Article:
Sonoma County Vegetation Mapping and LiDAR Program

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Spring 2014 Newsletter - May 16, 2014

LiDAR and 2013 Orthos Available

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Land managers, planners, engineers, and geogeeks will be glad to hear that - for the first time ever - Sonoma County has complete countywide LiDAR data! These data, which include the point cloud, numerous raster deliverables, and simultaneously collected 4-band, 6-inch orthophotography are the first deliverables of the Sonoma County Vegetation Mapping and LiDAR Program (Sonoma Veg Map). The data are free and publicly available. For instructions on how to access the data, click here. For a quick demo, check out this video.

For the list of data products that are available now, click here. For more background on LiDAR check out this blog post or this basic one page LiDAR primer. Also check out the presentations from our LiDAR and Environmental Data Forum held last spring.

Funding partners that contributed to this data collection include the Sonoma County Agricultural Preservation and Open Space District, the Sonoma County Water Agency, the California Department of Fish and Wildlife, the United State Geological Survey, the Sonoma County Information Systems Department, the Sonoma County Transportation and Public Works Department, The Nature Conservancy, the City of Petaluma, NASA, and the University of Maryland.

For more information see the program web site.

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LiDAR Rollout at the Water Agency


On May 2nd, the Sonoma County Vegetation Mapping and LiDAR Program celebrated the delivery of a suite of LiDAR and orthophotography data products at the Sonoma County Water Agency. The meeting was a coming together of consortium members and other natural resource agencies to recognize the role collaboration played in obtaining these data. The discussion focused on the need to continue to raise awareness of the value of these data and on ways to access and use these data. After the presentation, a LiDAR imprinted cake was served!

The May 2nd meeting occurred almost exactly one year after and in the same room as our LiDAR and Environmental Data Forum. That forum featured LiDAR experts and raised the collective local knowledge of LiDAR technology and its many uses in land and natural resource management and planning. Now, one year later, we celebrate the first countywide LiDAR dataset!

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U. of Maryland Carbon Field Work Begins

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As a companion study to the vegetation mapping program, Dr. Ralph Dubayah from the University of Maryland is producing a map of carbon sequestered in Sonoma County's live vegetation. This work is funded by NASA (read more in this press release). When natural vegetation (biomass) is removed, much of the stored carbon is released into the atmosphere as carbon dioxide, a greenhouse gas. The carbon data will be embedded into the fine-scale vegetation map in order to quantify the role natural landscapes play in reducing climate change. The carbon map will be created using information derived from the new LiDAR data and orthophotography. Carbon mapping also requires field data with detailed information about tree size, density, and height.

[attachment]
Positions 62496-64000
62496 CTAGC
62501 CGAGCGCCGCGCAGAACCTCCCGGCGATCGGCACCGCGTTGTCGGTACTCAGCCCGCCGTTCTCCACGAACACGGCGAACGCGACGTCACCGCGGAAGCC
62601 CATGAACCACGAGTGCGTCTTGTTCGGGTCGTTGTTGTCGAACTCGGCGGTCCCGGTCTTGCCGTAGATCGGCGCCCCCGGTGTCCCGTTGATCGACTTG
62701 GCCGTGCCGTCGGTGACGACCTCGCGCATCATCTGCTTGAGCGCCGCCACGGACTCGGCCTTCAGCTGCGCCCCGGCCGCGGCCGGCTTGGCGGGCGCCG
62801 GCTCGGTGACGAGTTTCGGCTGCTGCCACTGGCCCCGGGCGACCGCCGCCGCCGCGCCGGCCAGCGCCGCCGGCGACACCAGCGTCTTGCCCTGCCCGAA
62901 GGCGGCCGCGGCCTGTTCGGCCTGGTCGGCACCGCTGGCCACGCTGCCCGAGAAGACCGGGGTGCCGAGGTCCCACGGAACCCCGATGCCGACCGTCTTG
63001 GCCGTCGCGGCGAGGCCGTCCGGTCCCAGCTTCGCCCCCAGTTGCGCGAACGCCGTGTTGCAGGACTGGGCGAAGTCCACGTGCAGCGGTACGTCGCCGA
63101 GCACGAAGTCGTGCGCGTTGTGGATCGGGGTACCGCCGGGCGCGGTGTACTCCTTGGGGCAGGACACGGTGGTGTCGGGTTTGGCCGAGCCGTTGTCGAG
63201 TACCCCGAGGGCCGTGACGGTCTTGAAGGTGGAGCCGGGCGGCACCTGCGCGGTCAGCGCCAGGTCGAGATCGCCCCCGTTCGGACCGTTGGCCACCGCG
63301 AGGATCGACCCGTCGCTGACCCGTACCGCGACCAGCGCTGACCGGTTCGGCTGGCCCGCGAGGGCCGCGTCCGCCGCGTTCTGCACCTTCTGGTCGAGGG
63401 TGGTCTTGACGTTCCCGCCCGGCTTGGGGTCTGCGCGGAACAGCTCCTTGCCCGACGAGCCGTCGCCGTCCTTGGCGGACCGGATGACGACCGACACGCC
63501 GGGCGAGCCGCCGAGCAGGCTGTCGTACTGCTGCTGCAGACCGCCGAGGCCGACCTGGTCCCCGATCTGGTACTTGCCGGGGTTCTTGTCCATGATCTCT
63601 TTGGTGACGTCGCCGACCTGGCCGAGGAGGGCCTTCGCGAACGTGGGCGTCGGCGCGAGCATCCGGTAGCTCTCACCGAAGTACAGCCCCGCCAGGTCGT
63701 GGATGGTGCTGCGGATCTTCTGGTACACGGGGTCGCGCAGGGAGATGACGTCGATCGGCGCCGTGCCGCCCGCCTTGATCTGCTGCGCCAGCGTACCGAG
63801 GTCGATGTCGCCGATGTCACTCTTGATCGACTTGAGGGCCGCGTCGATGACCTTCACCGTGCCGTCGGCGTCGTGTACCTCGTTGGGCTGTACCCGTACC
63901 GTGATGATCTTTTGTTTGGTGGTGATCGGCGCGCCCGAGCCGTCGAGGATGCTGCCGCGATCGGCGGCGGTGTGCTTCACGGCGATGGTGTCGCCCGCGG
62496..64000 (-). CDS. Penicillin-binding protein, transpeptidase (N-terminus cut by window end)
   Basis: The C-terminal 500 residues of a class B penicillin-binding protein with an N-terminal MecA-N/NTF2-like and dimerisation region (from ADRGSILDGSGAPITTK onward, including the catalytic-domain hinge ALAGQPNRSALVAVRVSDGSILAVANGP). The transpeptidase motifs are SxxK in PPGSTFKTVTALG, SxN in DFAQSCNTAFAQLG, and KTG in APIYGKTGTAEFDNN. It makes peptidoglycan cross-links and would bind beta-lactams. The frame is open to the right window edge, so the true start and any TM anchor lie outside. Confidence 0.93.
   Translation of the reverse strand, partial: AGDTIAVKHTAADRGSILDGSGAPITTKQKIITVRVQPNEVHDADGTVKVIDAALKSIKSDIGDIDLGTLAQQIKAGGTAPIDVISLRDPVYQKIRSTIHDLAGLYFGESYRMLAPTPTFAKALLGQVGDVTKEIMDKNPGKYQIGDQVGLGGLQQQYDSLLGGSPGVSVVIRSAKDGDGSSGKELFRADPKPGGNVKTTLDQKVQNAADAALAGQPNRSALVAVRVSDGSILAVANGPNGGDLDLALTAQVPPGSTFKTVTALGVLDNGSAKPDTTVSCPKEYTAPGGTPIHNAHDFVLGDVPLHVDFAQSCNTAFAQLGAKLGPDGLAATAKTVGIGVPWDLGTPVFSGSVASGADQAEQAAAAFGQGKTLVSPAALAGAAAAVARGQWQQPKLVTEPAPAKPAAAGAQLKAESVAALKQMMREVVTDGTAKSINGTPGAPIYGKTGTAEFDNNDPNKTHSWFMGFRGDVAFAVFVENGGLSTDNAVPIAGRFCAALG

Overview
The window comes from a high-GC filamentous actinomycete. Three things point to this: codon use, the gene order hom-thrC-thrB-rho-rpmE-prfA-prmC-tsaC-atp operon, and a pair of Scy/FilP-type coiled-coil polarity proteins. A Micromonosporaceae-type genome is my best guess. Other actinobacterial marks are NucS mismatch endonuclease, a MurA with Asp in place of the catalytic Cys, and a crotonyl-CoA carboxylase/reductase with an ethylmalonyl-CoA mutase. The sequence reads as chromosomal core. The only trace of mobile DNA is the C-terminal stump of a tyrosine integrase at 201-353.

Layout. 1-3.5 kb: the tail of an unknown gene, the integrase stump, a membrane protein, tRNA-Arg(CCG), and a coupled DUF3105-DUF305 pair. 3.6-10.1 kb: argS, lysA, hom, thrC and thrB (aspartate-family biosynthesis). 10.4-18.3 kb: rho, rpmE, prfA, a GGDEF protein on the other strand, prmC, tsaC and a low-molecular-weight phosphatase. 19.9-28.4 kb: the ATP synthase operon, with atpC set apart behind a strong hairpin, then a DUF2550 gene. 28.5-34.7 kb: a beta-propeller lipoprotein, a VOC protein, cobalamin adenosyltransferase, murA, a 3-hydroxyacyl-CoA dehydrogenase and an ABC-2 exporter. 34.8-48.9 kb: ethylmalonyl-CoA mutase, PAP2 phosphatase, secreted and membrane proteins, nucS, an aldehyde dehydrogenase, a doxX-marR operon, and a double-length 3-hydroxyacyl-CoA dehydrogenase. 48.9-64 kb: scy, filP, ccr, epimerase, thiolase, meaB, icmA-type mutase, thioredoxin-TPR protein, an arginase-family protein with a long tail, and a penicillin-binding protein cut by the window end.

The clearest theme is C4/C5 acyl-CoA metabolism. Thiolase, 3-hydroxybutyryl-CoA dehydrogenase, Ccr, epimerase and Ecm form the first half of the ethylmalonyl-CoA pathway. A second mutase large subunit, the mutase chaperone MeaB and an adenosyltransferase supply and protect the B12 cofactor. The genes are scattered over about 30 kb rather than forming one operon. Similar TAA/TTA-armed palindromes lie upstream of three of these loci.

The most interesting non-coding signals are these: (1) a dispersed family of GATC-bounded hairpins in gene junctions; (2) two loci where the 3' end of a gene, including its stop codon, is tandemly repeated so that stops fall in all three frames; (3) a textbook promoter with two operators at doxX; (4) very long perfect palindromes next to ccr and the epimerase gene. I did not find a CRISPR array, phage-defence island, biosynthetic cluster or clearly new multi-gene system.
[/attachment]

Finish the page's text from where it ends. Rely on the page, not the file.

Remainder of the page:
Dr. Dubayah and his group at the University of Maryland have hired a local botanist, Aaron Arthur from WRA, Inc., to collect the field data. Working with the University of Maryland's Amanda Whitehurst, Aaron began his variable radius plot data collection in April. In just over one week, Aaron and Amanda (photo above) made major headway, collecting 39 plots across northern Sonoma County.

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Lifeform Mapping Underway

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The mapping team is busy incorporating the new LiDAR data and orthophotography into the vegetation mapping pipeline. The lifeform map - a map of cover type - is the next major product of the program and will be complete in roughly one year from now.

The lifeform map serves as the foundation for the much more detailed fine-scale vegetation map. At this time, the mapping team is working to finalize the details of the lifeform map's specifications and working to complete the "expert systems" ruleset that will be used to create the lifeform map. Expert systems rulesets use software to automate the decision making processes of human photo intepreters, reducing the amount of work needed for the most laborious and time consuming parts of vegetation mapping.

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